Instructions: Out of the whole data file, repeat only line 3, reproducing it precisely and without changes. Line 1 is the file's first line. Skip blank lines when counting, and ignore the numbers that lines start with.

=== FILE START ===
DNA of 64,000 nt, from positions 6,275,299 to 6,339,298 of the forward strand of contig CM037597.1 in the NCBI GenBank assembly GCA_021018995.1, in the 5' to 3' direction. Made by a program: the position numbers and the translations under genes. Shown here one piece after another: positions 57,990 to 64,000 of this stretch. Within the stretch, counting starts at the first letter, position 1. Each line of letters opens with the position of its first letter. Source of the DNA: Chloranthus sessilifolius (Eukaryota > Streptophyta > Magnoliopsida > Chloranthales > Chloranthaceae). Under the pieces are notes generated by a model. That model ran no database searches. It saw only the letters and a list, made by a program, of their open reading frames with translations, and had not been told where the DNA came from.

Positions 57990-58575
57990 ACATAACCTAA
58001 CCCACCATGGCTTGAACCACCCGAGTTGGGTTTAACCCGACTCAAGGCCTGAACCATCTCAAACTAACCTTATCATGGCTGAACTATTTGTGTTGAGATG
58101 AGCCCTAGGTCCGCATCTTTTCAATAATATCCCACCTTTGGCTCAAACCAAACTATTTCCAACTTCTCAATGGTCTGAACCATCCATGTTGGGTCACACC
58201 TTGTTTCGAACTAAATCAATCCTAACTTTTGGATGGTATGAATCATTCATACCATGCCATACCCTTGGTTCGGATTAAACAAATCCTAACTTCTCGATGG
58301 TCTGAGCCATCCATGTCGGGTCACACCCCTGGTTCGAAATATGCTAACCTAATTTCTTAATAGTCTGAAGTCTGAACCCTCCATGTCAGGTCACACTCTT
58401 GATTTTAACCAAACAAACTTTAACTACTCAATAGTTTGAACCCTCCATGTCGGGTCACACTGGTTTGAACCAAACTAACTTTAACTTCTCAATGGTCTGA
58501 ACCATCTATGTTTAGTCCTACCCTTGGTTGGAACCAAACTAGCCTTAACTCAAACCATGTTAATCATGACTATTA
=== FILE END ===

57990 ACATAACCTAA